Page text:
As private schools come under a sharp focus following the brutal murder of a seven-year-old in Gurgaon’s Ryan International School, Bhavna Vij-Aurora met Delhi’s deputy chief minister and education minister Manish Sisodia to discuss various issues, including budget schools, improving the quality of government schools and the lot of the teachers.
Small-time private budget schools have mushroomed all over the Capital with the poorer sections of the society preferring to send their children there instead of government schools. How do you view this situation?
My first reaction is to tell the parents not to send their children to these private unrecognised schools running in the name of budget schools. But it is not practical since more than 70,000 students are going to these smaller private schools. Whether they are acquiring any knowledge is questionable.
"Ideally, a time should come to do away with private schools, but’s too radical a solution. I believe government schools are the only solution to our issues."
The only solution is to have more government schools. We are trying to enhance capacity by opening new schools and adding rooms to existing schools. It is like a mission. We have added 15-20 new schools and 8,000 additional rooms. The target is to add 10,000 more rooms in the next one year as more children are waiting to be admitted.
What is the capacity of government schools in Delhi?
The annual intake of schools in Delhi is around 2.25 lakh students in Class I—1,00,000 in private schools and remaining 1.25 lakh in Nagar Nigam (municipal) schools. The Delhi government runs only middle and senior schools, that is, from Classes VI to XII. This is a bad model as there is no cohesion and prevents a holistic approach to education. Schools from Class I to XII should be under the same authority.
At the present moment, students come from a Nagar Nigam school to Class VI of a Delhi government school. Some of them have a beautiful handwriting but cannot read what they have written. They have only learnt to write by copying the letters.
We have to increase intake capacity of government schools (including Nagar Nigam), taking it up to 3 lakh students. There is too much pressure on the system. There are up to 150 children per classroom in some schools near the Delhi border like Loni and Bahadurgarh. People from across are sending their children to Delhi schools. We cannot refuse them.
What about the perennial debate of private versus government schools?
Ideally, a time should come to do away with private schools completely but it’s too radical a solution. I personally believe that the government schools are the only solution to our education-related issues. The mixed school model of 50-50 private and government schools is not good. Recently, I was in Moscow for an international conference and participants from other countries were surprised that we follow this model in India. As a nation we have surrendered to the market forces. In any case, the government schools need to improve rapidly with a good salary for teachers to attract the best.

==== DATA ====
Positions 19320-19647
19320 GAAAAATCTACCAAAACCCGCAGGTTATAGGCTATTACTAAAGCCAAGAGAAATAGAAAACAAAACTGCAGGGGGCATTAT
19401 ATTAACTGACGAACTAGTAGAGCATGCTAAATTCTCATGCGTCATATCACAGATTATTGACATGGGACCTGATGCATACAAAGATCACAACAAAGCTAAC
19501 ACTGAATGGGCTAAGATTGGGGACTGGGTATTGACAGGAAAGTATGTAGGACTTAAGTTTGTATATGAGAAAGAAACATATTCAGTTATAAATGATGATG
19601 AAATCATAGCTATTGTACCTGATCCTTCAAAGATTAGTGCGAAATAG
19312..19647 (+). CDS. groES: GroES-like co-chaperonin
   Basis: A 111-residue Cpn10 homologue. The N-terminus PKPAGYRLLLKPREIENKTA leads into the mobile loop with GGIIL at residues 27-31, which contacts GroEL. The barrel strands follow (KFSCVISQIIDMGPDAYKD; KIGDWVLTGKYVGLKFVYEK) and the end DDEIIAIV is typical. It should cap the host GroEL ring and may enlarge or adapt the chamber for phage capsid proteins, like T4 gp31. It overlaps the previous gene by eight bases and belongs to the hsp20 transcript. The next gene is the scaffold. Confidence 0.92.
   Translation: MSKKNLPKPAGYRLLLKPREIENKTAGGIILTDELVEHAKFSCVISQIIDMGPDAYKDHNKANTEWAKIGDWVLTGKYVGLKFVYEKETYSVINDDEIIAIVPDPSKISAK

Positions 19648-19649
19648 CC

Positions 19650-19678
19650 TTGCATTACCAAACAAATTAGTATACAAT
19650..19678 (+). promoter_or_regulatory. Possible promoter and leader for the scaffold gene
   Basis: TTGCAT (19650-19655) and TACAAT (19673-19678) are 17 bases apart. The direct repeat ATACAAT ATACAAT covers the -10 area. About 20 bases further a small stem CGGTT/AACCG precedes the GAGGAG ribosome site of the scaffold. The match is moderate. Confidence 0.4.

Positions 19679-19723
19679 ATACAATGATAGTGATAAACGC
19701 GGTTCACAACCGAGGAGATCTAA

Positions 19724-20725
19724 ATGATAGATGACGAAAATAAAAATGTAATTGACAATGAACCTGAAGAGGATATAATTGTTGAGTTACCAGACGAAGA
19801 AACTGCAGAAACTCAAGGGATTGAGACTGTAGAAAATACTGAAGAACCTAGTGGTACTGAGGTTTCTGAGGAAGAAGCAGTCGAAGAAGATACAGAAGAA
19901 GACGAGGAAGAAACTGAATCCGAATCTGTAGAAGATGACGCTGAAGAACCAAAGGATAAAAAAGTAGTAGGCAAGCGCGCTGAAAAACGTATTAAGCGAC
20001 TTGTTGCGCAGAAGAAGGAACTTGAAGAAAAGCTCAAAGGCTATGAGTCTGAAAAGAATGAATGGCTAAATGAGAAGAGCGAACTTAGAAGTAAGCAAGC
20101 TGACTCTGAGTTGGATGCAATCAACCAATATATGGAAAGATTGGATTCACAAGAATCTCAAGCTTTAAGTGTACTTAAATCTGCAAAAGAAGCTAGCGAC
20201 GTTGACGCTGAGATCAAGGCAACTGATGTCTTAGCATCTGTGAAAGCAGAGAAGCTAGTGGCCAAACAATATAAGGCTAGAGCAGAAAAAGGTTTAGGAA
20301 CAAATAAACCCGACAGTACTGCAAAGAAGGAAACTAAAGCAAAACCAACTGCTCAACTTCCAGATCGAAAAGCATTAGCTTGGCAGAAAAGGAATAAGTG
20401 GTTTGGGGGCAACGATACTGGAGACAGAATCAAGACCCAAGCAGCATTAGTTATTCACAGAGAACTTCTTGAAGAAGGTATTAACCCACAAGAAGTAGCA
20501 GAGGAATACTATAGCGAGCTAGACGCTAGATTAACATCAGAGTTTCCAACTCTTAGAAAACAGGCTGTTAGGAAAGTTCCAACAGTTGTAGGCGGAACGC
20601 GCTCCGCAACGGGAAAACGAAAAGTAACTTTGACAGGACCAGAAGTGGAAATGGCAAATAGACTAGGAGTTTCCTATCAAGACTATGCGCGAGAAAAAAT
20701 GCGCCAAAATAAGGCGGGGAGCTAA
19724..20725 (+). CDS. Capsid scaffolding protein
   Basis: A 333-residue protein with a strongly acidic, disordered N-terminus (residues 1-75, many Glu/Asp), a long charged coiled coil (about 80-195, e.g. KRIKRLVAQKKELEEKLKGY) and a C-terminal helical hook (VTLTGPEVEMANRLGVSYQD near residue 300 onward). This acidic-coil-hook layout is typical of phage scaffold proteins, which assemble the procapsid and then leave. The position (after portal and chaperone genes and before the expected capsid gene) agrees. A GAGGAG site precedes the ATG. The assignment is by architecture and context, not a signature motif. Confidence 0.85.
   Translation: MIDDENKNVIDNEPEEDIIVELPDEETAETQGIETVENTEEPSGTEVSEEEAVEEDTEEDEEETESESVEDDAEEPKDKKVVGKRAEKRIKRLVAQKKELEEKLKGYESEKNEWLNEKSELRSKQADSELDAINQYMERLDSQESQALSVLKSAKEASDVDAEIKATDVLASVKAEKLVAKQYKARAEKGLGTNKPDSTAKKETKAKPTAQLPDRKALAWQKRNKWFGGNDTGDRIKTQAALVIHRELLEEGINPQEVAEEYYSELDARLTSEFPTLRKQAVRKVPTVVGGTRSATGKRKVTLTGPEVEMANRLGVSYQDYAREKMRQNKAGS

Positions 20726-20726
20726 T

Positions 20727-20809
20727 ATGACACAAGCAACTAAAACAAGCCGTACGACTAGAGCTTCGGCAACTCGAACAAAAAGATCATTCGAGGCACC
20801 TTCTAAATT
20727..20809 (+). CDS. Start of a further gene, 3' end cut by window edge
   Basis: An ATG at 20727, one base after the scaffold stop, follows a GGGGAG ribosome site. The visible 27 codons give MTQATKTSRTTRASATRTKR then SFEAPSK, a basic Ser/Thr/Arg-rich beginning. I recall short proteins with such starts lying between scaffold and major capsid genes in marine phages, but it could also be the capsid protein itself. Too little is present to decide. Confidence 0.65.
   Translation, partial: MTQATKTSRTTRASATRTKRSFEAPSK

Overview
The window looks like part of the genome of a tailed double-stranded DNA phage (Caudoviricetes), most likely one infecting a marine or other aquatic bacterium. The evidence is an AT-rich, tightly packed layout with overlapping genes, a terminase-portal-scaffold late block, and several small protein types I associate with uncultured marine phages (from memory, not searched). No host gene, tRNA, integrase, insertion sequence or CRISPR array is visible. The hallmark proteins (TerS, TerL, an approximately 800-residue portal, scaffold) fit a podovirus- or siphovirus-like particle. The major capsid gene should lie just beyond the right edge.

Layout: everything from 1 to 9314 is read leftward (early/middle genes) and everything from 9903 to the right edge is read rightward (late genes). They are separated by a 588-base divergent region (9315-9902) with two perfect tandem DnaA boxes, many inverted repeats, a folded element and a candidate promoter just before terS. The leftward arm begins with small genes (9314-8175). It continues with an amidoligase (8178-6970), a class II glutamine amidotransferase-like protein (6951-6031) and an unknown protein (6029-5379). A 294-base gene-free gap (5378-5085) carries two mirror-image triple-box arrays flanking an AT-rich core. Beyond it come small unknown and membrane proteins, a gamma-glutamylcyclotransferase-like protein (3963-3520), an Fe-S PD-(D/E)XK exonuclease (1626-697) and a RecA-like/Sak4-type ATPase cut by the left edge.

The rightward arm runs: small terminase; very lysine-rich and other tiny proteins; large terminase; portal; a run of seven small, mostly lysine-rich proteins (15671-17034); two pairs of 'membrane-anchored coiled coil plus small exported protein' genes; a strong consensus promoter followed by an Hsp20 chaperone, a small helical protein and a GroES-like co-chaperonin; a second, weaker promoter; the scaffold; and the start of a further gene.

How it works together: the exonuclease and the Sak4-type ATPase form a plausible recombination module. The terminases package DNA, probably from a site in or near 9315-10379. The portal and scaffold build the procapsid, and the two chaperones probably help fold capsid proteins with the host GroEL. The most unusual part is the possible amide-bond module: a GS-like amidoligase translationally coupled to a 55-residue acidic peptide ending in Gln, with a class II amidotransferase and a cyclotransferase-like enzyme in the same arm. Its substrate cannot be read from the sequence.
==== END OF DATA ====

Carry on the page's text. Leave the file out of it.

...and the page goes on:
What are you doing about the teachers? Many of them are not paid as per the payscale, do bus duty and even double up as school accountants in many cases.
We take up the cases as and when they come to our notice. The CBSE also addresses these issues. For us, the bigger factor was motivation of teachers. We have been using a carrot and stick policy. While we take strict action against teachers when we get complaints like beating or abusing students or not taking classes, we are also looking into their working conditions.
I had written an open letter to government teachers, warning them of strict action in case of inefficiency on their part but also assured them that the government is willing to do anything to support a sincere teacher. We have several programmes for enhancing their motivation and training levels. We have to bring them on par with teachers in the best schools.
What kind of new training programmes has your government organised?
We have Jeevan Vidya Shivir, a seven-day residential training programme to promote critical thinking among teachers. Of the 50,000 teachers, half have already undergone this training and there has been a paradigm shift in their motivation levels. We also have a mentor-teacher programme under which 200 teachers were chosen and trained to be mentors to their colleagues in other schools. The mentor teachers are being sent to foreign universities like Singapore and Cambridge to develop their leadership skills.
Moreover, we are starting a new teachers’ training institute as part of Ambedkar University. The syllabus will focus on early childhood education and developing critical thinking in teachers for transformative learning.